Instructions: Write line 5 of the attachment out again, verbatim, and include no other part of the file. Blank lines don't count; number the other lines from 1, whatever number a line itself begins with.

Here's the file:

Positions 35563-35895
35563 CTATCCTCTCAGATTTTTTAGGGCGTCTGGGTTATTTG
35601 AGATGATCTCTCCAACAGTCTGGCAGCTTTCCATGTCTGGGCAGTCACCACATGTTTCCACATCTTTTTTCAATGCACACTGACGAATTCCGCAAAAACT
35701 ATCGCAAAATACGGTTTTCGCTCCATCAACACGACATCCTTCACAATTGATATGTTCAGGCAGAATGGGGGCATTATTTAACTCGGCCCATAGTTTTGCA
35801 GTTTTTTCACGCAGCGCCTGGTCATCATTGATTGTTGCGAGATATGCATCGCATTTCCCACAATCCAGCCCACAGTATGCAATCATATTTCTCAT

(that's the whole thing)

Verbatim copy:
35801 GTTTTTTCACGCAGCGCCTGGTCATCATTGATTGTTGCGAGATATGCATCGCATTTCCCACAATCCAGCCCACAGTATGCAATCATATTTCTCAT